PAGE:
Oregon, Washington, California
Groundfish in the US are caught as part of a multi-species fishery. Out of the 56 species/gear combinations, only 4 were found to be unsustainable: Kelp greenling from Oregon caught by handline, canary rockfish caught by handline, black and yellow rockfish from California caught by handline, and grass rockfish from California caught by handline. These species are covered in separate reports. Rockfish landings reached historically low levels in the early 2000’s. Recently, management has rebuilt the overfished stocks and 6 stocks are classified as rebuilding. In 2009, the value of the fishery was $66.1 million.
Recent improvements in information availability on groundfish stocks have shown a general trend of increasing abundance and rebuilding stocks. Kelp greenling have life history characteristics that make them moderately vulnerable to fishing pressure. In 2012, a stock assessment found that kelp greenling are not overfished, but spawning fell below sustainable targets. The rate of fishing mortality is unknown.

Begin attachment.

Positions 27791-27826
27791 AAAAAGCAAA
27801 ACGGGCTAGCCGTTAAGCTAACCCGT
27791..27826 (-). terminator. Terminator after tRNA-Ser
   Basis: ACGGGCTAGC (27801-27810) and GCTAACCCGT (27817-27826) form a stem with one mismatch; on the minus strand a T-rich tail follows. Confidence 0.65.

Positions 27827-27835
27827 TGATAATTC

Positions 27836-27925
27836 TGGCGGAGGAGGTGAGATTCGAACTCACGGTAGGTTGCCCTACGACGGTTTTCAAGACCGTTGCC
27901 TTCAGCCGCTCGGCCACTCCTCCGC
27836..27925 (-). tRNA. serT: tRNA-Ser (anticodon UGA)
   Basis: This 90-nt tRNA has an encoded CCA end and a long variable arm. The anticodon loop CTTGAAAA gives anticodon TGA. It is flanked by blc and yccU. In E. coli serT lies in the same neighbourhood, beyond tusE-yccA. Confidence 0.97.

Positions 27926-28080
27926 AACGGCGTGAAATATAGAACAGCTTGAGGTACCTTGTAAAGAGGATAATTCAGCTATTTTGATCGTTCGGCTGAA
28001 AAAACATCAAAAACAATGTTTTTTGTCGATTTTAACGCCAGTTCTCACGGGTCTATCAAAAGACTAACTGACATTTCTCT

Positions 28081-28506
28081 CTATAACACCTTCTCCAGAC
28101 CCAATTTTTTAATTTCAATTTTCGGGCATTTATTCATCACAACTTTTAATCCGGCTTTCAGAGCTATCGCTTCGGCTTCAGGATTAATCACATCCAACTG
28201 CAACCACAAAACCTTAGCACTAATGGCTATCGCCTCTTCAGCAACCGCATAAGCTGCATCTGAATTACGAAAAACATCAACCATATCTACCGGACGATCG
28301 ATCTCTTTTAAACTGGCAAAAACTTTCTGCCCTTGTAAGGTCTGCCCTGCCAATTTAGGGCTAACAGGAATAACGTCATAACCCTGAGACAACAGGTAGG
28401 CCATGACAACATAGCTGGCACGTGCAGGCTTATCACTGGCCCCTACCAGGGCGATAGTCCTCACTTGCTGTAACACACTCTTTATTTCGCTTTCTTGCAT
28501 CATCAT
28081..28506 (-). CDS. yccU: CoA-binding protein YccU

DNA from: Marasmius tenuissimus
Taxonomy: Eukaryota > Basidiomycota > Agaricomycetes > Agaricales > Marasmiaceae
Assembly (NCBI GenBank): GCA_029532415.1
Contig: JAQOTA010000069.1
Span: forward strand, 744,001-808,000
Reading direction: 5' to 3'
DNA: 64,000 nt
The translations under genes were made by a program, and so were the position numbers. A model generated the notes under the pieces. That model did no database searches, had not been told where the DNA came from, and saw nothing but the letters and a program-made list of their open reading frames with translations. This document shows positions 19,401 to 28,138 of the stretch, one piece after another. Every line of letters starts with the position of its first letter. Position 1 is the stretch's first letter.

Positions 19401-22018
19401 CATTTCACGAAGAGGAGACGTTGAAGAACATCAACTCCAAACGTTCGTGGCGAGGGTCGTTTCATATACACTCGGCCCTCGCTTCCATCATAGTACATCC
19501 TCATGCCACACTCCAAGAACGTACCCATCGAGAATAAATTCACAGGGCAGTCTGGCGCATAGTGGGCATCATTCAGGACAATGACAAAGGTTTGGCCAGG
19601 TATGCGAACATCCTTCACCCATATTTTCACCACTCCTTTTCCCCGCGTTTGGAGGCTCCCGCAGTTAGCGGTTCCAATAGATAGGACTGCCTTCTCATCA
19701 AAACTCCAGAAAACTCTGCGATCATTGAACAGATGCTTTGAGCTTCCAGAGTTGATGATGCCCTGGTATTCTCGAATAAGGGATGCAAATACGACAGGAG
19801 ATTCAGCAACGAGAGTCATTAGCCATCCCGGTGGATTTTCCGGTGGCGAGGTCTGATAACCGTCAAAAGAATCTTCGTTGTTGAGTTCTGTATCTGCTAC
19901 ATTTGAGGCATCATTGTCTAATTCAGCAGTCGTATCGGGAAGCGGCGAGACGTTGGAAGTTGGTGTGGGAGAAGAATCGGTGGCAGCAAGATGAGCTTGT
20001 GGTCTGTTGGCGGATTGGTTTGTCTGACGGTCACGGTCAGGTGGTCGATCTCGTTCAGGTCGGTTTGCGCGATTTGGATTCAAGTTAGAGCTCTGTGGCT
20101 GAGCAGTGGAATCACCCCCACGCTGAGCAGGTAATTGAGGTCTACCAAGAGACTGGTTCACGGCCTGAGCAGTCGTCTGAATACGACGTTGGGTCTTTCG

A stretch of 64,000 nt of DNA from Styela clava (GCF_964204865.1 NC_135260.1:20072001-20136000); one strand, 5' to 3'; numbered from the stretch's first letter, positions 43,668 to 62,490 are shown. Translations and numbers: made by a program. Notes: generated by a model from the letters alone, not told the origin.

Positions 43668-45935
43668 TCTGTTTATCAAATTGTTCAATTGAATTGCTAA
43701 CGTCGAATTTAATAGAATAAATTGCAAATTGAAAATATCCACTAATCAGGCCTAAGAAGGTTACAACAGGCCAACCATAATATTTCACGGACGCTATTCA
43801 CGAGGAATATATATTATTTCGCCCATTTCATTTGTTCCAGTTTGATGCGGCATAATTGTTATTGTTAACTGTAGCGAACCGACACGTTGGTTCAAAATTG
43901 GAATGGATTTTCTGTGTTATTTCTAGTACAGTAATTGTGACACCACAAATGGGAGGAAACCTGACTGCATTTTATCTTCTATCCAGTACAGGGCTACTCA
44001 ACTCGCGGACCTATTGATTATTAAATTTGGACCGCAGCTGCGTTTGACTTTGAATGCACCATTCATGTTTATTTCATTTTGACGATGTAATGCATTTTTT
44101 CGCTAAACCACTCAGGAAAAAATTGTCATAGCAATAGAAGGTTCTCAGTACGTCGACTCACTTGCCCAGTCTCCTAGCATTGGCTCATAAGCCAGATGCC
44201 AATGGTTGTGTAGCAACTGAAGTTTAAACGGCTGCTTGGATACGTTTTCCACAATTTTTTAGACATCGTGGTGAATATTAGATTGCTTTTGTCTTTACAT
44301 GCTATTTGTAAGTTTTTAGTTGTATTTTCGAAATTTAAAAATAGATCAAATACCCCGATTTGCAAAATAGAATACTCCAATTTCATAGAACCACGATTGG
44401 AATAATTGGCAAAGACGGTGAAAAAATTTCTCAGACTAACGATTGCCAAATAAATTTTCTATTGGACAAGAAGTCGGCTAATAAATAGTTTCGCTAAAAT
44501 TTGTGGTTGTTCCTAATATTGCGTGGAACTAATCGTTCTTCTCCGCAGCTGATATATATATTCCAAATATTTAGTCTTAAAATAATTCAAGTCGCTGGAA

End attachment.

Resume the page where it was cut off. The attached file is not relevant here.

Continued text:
Management of a multi-species fishery can be challenging. However in this case, management is strong, as regular stock-assessments are performed, and regulations exist regarding biological reference points, harvest control rules, and incorporation of uncertainty when determining catch limits. In 2011, individual fishing quotas (IFQs) were established which requires 100% at-sea and dockside monitoring.
The use of handlines is generally a selective fishing method which does not make contact with the seabed and limits coral and sponge damage. However, the kelp greenling fishery in Oregon causes the bycatch of China rockfish which is highly vulnerable to fishing pressure, and whose fishing mortality rate is of high concern.
Kelp greenlingare not classified as species of exceptional ecological importance, and a fishery ecosystem plan is currently being developed for the groundfish fishery. According to observer data, fisheries using handlines were not found to cause coral or sponge bycatch.
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